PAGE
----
It was really interesting to not see how the West reacts to pandas, but how the Chinese have over the decades placed heavy nationalistic pride and political weight on the animal. The book, thankfully, ends on a optimistic note. Nicholls points out that for the first time ever, there is enough habitat, population, funding, and research to provide the foundation for reintroduction of pandas raised in captivity to the wild successfully in the near future.
Mar 18, David Bales rated it really liked it Shelves: Nicholls' book traces the "discovery" of the giant panda in China in the nineteenth century by Europeans and the attempts to bring one to the west, first a carcass, then a live specimen, and then the attempts to breed them in zoos in Europe and the United States. The startling fact is that the panda was basically unknown, even in China, until the s due to its reclusive nature and mountainous habitat.
Although the public is aware of the panda's look, it remains ignorant of its habits and quir Nicholls' book traces the "discovery" of the giant panda in China in the nineteenth century by Europeans and the attempts to bring one to the west, first a carcass, then a live specimen, and then the attempts to breed them in zoos in Europe and the United States.
Although the public is aware of the panda's look, it remains ignorant of its habits and quirks, of which it has many; in other words, the giant panda is a very, very strange animal that exists in very specific microclimates and has a hard time breeding, bearing young and even eating in slightly different environments. A fascinating animal, the rock-star of zoos and the conservation movement, the wild panda is basically a mystery.
Dec 16, Margaret Sankey rated it liked it. When not recounting the political dancing, Nicholls also reveals the disastrously bad information zoologists were acting on in acquiring panda mothers regularly leave their babies for days at a time and return--those weren't abandoned and attempting to breed olfactory senses are key, they shouldn't eat much other than bamboo pandas in captivity until someone figured out that studying them in the wild might provide useful information. May 06, Ben rated it liked it. A succinct, serviceable account of the giant panda's rise to prominence in the global public eye and the animal conservation movement.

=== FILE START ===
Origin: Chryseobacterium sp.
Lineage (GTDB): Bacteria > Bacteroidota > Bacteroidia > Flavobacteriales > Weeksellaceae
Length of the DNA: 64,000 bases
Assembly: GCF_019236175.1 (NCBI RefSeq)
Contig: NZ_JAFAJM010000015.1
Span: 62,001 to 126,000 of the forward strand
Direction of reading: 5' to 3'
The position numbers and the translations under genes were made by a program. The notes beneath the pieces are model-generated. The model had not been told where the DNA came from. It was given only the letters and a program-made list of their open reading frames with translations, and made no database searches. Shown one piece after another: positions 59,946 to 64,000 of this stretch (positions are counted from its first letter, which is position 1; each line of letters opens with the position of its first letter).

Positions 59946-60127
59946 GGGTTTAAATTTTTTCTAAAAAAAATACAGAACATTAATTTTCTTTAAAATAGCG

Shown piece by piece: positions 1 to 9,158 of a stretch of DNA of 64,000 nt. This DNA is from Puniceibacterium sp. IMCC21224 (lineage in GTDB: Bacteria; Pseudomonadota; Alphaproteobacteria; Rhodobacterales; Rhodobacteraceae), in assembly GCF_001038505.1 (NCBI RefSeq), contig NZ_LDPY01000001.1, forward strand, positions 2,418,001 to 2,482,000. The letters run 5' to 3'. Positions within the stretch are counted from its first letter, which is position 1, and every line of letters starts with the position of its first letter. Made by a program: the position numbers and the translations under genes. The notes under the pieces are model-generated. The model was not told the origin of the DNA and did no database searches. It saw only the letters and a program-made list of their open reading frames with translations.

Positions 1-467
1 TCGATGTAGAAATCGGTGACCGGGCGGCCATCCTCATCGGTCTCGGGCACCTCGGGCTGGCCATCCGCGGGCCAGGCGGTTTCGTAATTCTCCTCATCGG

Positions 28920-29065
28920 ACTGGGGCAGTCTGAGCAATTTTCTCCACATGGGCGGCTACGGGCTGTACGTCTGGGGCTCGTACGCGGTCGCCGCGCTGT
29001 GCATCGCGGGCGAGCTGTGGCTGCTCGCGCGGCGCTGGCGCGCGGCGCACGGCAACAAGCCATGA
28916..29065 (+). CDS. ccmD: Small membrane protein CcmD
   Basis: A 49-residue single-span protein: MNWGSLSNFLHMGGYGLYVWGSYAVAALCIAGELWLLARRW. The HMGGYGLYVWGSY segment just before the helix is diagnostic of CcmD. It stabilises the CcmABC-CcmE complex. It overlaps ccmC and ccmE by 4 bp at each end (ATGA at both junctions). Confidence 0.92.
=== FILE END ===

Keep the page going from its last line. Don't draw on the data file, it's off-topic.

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I had hoped the book would explore the rise of the panda along with China's similar rise to the world stage and how China leveraged the panda to grow its political power. Unfortunately, that second story stays mostly hidden in the bamboo shoots. Oct 02, Jess Dollar rated it liked it. There were slow parts that almost caused me to put the book down but luckily I stayed with it. It got more interesting as it moved away from the history of pandas as political olive branches and talked about breeding problems in captivity.
Jul 29, Erin rated it really liked it Shelves: I need to read more of Henry Nicholls. His story of the discovery, conservation and research studies of the panda was fascinating and humorous. This book dispelled myths about pandas that I had believed. They are truly unique creatures. Apr 11, Tina rated it liked it. Interesting nonfiction book about the giant panda, how they found it, why it's in US zoos and what they are doing to make sure it's not endangered.
Deedee rated it it was ok Mar 09, James rated it it was ok Jun 16, Kyle Bugarsky rated it did not like it Jul 26, Joshua Disneyq rated it liked it Jun 25, Thomson Yu rated it really liked it Nov 23, Marissa rated it really liked it Aug 10,